By selecting the same signals at the master and remote locations, the pitch, roll and yaw of the master and remote locations can be individually compared, and any misalignments therebetween can be easily detected. Since the disposition of the remote module is compared to the disposition of the master module in real time, the aircraft does not have to be supported on jacks and leveled as is required in conventional transit measuring systems, since both the master and remote modules reflect any changes in the absolute disposition of the aircraft.
Returning to FIG. 2, the potentiometric vertical indicator 22 and the directional gyro 24 are mounted onto either the gun mount or the INS platform by providing an inverted "T" shaped track 34 at a convenient location on either of the fixtures. The indicators 22 and gyro 24 are fixedly secured to a pair of fixtures provided on "L" shaped bracket 36 by means of respective collar nuts 38 and 40. The L shaped bracket 36 is in turn fixedly secured to base assembly 42 by means of screws 44, or other suitable means. The base assembly 42 is provided with a cross-sectional configuration complementary to that of the inverted "T" provided by track 34 thus allowing the alignment components 22 and 24 to be slidably attached to, and removed from, track 34. The particular configuration of base 42 and track 34 will be more fully discussed below with reference to FIG. 4c. The control and display electronics 26 are also mounted in the track 34. Finally, printer 28 is fixably secured to the bottom of the control and display electronics.
Although FIG. 2 illustrates the master module, the remote module will be exactly the same except that the control and display electronics 26 and printer 28 are omitted. Thus, by providing the same "T" shaped track at both the master and remote locations, the alignment module components 22 and 24 may be fully interchangeable, thus dramatically reducing hardware requirements and operating costs.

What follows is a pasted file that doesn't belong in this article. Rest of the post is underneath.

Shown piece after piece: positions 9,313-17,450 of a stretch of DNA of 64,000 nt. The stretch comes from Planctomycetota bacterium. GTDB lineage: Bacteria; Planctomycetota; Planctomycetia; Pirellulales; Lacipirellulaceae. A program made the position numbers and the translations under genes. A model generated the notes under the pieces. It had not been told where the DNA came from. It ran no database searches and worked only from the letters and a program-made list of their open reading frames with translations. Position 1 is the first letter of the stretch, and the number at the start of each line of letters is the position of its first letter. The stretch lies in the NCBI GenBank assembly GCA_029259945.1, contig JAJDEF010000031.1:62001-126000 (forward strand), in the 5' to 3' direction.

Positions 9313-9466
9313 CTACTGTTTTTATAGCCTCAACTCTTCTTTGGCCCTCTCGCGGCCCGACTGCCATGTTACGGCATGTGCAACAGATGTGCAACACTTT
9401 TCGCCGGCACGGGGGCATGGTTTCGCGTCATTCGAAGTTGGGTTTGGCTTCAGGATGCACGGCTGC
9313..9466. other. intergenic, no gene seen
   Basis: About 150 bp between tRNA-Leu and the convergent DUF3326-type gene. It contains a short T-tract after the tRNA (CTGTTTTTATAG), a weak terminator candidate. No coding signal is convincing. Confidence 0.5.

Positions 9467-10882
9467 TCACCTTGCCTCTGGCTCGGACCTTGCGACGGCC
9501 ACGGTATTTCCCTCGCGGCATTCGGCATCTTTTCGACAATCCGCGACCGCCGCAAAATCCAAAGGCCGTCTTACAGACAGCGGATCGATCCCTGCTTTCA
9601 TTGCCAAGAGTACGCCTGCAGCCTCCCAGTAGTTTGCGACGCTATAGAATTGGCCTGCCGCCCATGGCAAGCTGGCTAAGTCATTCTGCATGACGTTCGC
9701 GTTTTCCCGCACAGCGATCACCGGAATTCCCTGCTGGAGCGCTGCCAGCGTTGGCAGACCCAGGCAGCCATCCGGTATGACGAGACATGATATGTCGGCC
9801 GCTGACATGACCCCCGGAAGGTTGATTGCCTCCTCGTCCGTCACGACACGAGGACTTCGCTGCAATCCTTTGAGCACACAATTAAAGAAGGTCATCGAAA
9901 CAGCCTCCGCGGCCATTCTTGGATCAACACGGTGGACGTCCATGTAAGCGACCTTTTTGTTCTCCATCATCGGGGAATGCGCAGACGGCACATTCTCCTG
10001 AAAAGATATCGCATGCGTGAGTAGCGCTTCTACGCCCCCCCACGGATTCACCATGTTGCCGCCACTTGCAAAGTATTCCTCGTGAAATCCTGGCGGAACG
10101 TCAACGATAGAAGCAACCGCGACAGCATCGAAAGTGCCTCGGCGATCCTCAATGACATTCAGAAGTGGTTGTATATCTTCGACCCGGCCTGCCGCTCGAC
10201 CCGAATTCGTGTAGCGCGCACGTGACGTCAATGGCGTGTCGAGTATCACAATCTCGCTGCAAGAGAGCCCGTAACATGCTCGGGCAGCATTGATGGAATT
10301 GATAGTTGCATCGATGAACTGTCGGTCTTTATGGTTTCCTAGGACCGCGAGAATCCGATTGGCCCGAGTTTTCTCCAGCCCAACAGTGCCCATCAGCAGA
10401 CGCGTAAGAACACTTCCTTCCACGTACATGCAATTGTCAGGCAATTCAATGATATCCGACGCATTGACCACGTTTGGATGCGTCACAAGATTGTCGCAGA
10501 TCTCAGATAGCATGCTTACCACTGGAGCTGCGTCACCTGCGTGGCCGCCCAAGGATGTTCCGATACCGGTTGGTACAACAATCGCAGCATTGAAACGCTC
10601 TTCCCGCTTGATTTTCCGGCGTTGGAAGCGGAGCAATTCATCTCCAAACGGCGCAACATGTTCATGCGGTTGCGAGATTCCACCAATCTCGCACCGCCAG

The present invention further provides a novel technique for determining the orientation of a particular portion of the structure, such as the wing of an aircraft, over a given area of the structure. The trammel point assembly employed for this purpose is illustrated in detail in FIGS. 4A through 4G.
With reference to FIGS. 4A-4G, the trammel point assembly includes left and right hand portions 52 and 54, respectively. Mounted on left hand portion 52, as illustrated in FIGS. 4A and 4B, is the potentiometric vertical indicator 22', indicator 22' comprising the remote module. In this case, the remote module does not include the yaw sensor of FIG. 2, since it is assumed that it is only the pitch or roll of the wing relative to the master module which is desired to be detected. Of course, if it is desired to detect the yaw as well, the yaw sensor may be provided.
FIG. 4A illustrates a pair of the potentiometric vertical indicators 22' fixedly secured to the L-shaped bracket 36 by means of a respective pair of collar nuts 40. However, only one such indicator will be employed at any time, the location of the indicator depending upon the vertical or horizontal disposition of the trammel point assembly as used to detect the orientation of a particular structure. Specifically, the indicator 22' will be attached to one of the fixtures in the L-shaped bracket 36 (in position A) when it is desired to determine the pitch of a substantially horizontal structure, such as the wing as illustrated in FIG. 1, while indicator 22' will be attached to the other of the fixture on bracket 36 (in position B as shown in FIG. 4A), when it is desired to detect the vertical alignment of a structure, such as vertical stabilizer 20, FIG. 1. Whichever of the A and B positions is not employed, the interior of the bracket and associated apparatus in the trammel point assembly may be protected from the external environment by means of protective cap 56.
Fundamentally, the bracket 36 and associated apparatus, are designed to be fully interchangeable between master and remote modules. To this end, it can be seen that by removing base assembly 42 from bracket 34 in the master module, as illustrated in FIG. 2, and by removing gyro unit 24 from bracket 36, the base assembly 42, along with bracket 36 and indicator 22 may be moved to the left hand portion 52 of the trammel point assembly, thereby providing indicator 22' of the remote module. Such interchangeability dramatically reduces the hardware and operating costs, as well as operating time.